When I first moved to New York City, I lived on 13th Street between Avenues A and B, a pleasant East Village block that had plenty of trees, a coffee shop, a yoga studio, and a latex boutique for rubber fetishists. Walking down the street, you’d never suspect that in 1995 police had used an armored vehicle and riot gear to overcome a barricade made by squatters and activists protesting evictions.

But New York’s history is riddled with popular uprisings and violent clashes. The map above, designed by Molly Roy and originally published in Rebecca Solnit and Joshua Jelly-Schapiro’s new book, Nonstop Metropolis: A New York City Atlas, shows how walking through the city—especially lower Manhattan—means passing over past sites of political violence, where people took to the streets with their demands.

“However you classify riots, New York City has been good at them, or at least good at having them,” the critic Luc Sante writes in the essay accompanying the map.

The New York Orange Riot of 1871.
The New York Orange Riot of 1871. Frank Leslie’s illustrated newspaper/Public domain

As Sante writes, most of New York’s riots were about race, starting with the Negro Riot of 1712. In the 19th century, these riots were sometimes sparked by opponents of slavery—the Eagle Street Riot of 1801 began with an attempt to free slaves—and sometimes by supporters, as when anti-abolitionists attacked the Bowery Theater in 1834. These uprisings aren’t confined to the past, though: the most recent mark on the map is the Kimani Gray riots in 2013.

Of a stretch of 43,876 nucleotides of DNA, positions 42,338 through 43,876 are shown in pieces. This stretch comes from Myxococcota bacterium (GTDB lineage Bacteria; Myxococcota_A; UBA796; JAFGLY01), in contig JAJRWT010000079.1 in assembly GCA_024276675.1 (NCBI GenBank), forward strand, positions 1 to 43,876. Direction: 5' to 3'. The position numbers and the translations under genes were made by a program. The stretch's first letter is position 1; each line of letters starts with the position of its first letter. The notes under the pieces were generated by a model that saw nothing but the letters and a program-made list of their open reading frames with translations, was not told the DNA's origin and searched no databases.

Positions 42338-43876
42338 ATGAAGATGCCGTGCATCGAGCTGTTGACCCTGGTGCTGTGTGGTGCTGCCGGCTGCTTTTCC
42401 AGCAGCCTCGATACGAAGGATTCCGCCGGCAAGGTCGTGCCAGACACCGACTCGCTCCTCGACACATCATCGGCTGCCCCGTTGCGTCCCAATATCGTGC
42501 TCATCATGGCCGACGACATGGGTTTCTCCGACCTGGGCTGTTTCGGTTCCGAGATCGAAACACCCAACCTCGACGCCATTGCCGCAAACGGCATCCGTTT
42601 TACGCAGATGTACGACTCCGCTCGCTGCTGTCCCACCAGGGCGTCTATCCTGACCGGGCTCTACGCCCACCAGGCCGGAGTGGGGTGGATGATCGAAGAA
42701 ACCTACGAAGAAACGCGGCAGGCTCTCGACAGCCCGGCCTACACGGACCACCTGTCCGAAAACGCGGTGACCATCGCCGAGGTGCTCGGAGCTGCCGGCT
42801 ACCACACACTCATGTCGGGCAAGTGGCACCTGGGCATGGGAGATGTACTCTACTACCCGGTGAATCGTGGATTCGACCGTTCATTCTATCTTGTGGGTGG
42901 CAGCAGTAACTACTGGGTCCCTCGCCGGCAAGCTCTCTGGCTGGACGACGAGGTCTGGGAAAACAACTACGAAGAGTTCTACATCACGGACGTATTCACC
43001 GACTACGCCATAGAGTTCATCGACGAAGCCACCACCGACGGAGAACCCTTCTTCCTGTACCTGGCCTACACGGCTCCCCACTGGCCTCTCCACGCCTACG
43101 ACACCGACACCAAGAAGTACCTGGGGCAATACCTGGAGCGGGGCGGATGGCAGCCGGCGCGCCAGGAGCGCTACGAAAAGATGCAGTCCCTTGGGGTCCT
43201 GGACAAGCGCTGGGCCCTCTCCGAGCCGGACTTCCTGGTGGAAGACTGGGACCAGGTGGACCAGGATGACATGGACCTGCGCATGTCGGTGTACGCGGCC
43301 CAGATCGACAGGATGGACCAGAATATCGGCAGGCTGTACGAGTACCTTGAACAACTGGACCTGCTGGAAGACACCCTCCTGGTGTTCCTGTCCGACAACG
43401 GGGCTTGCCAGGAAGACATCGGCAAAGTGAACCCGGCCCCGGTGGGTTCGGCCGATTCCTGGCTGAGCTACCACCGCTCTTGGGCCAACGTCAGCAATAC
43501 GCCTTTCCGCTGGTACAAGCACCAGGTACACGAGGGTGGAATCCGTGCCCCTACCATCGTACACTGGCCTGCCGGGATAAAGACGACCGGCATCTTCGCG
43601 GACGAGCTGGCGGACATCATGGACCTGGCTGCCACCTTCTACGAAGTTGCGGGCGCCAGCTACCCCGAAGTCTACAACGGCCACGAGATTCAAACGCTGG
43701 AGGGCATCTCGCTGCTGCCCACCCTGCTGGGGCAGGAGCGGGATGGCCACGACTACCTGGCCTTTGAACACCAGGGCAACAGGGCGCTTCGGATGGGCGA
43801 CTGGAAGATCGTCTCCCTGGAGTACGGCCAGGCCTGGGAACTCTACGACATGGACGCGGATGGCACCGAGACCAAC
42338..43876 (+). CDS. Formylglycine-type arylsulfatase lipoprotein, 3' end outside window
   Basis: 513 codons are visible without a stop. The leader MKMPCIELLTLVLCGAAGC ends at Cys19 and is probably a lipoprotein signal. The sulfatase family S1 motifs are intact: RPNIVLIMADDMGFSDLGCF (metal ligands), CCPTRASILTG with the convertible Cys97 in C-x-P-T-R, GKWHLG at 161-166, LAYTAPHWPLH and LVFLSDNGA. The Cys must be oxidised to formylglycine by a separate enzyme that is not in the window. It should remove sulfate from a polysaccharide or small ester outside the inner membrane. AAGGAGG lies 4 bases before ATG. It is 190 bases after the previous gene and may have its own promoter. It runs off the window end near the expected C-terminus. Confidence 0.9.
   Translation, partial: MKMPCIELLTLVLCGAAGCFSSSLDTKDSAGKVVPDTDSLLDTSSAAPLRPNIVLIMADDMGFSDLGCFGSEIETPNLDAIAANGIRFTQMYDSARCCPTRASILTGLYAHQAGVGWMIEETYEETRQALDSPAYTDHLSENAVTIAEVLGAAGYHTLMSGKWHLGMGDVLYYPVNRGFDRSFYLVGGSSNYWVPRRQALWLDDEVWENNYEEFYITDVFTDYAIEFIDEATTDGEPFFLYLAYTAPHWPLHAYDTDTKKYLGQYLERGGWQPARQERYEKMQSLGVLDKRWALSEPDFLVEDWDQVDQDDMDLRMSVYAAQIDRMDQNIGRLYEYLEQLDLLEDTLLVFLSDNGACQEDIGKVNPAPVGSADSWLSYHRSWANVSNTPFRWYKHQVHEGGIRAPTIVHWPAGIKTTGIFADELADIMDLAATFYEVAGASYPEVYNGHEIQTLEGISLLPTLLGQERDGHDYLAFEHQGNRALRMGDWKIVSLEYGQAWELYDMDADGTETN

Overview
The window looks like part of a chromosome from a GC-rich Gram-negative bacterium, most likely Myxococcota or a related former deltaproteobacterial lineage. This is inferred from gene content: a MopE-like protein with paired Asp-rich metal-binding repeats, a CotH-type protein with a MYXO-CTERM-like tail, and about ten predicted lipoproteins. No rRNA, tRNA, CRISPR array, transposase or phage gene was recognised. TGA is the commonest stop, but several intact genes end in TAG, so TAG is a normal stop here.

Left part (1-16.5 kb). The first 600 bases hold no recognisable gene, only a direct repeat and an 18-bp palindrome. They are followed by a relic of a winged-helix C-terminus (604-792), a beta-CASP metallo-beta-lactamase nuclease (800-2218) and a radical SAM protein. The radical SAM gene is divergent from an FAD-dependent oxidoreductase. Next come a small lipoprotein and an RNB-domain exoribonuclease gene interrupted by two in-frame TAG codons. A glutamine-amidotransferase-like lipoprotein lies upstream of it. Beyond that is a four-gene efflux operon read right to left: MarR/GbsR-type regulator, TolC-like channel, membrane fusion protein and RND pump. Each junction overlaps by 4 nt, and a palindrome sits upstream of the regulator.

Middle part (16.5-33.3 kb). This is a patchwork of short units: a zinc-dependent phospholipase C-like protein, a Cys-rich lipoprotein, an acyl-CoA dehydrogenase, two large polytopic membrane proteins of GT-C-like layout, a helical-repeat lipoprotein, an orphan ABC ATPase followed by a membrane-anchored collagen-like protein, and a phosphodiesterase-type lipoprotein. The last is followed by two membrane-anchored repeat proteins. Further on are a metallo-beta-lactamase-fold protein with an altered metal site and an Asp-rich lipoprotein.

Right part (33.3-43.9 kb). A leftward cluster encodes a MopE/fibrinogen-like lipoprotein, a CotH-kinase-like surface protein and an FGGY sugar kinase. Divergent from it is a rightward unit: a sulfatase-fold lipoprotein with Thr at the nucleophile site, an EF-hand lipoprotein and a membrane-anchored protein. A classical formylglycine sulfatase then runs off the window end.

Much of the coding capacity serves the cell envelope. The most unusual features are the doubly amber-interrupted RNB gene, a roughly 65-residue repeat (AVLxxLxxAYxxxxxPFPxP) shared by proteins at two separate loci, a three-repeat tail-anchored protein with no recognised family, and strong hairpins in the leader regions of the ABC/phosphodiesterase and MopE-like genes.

Some of New York’s more amusing-seeming riots—the Astor Place Theater Riot, the Piggery War, and the Rocking Chair Riot—were really about class. During the Astor Place Theater Riot, working-class theatergoers were rebelling against the performance of a snooty British actor and his upper class supporters. The Piggery War was about eradicating people who depended on raising pigs for a living from increasingly desirable Manhattan real estate.

The Rocking Chairs Riot started during a heat wave, after the city sold an entrepreneur a permit to stock parks with rocking chairs and charge for their use, a ploy meant to discourage “less desirable” people from lingering in the parks.

Straw hats on a more seasonally appropriate day, in July.
Straw hats on a more seasonally appropriate day, in July. Library of Congress/LC-DIG-npcc-21981

The Straw Hat Riot of 1922 was mostly about straw hats, though. As all fashionable people knew, straw hats could be worn only until September 15. After that, young men would take great pleasure in knocking stray straw hats of any offending head. But in 1922, the whole tradition got out of control when “mobs of hundreds of boys and young men terrorized whole blocks,” the New York Times reported. They weren’t just snatching straw hats, but grinding them to bits.

One of the strange qualities of riots, though, is that they’re often geographically contained. Some of the riots noted on the map moved, and the dots denote their starting point. But New York is big. Most of these riots would have passed through without affecting most people’s lives. And inevitably, after each incident, the city returned to equilibrium.

The streets that were once full of tattered straw hats or barricaded with furniture became calm once again, and the riots a secret of the past. The city’s busy streets rarely reveal the violence they’ve seen.